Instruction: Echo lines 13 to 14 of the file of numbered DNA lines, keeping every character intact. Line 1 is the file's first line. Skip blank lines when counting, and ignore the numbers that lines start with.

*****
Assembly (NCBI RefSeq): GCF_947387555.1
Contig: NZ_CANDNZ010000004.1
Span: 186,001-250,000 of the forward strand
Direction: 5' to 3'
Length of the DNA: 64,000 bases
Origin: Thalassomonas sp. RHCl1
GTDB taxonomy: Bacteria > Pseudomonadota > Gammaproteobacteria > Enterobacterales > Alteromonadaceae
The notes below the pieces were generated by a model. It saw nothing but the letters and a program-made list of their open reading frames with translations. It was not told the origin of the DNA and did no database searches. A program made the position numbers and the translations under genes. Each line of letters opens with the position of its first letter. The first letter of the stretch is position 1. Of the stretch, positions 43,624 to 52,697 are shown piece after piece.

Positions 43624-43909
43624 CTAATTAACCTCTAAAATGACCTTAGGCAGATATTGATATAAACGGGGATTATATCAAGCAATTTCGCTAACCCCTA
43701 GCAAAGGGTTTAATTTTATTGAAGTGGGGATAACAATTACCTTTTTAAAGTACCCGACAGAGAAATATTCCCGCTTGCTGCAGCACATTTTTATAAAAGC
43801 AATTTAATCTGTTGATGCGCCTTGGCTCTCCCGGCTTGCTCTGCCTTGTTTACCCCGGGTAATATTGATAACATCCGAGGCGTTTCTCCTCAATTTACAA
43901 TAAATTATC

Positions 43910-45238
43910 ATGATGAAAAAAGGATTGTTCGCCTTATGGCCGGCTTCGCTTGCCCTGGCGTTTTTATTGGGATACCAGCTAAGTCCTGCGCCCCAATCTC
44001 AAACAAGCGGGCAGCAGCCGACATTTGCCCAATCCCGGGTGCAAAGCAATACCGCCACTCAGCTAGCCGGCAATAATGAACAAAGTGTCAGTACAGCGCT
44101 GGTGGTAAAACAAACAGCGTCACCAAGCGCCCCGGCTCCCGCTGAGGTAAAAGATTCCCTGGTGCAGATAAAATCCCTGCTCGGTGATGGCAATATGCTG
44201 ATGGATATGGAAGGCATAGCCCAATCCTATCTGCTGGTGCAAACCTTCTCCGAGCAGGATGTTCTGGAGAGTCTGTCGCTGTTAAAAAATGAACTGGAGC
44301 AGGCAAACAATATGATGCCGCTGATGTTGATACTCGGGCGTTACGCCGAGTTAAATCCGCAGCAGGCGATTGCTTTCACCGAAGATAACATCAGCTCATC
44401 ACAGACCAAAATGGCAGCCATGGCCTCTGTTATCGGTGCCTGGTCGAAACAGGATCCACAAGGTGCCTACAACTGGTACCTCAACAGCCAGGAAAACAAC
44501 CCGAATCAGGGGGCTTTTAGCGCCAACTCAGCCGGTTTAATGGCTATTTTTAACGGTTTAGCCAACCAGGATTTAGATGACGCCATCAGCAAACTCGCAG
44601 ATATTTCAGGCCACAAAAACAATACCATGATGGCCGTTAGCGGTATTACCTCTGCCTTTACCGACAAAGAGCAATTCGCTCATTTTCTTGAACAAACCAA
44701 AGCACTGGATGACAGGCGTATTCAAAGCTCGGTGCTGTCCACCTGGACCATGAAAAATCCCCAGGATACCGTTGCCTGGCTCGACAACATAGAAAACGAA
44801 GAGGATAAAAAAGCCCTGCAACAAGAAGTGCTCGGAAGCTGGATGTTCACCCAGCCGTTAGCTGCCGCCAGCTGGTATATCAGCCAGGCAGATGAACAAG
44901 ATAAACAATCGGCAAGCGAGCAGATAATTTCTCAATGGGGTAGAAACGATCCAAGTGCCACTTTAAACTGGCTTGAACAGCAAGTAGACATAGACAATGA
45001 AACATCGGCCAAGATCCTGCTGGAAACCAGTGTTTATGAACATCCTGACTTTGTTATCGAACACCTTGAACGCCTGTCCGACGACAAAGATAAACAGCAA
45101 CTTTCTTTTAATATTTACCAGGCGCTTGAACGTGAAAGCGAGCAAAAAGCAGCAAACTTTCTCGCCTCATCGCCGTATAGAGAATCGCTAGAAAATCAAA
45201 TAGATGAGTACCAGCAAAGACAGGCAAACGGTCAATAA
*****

43901 TAAATTATC

Positions 43910-45238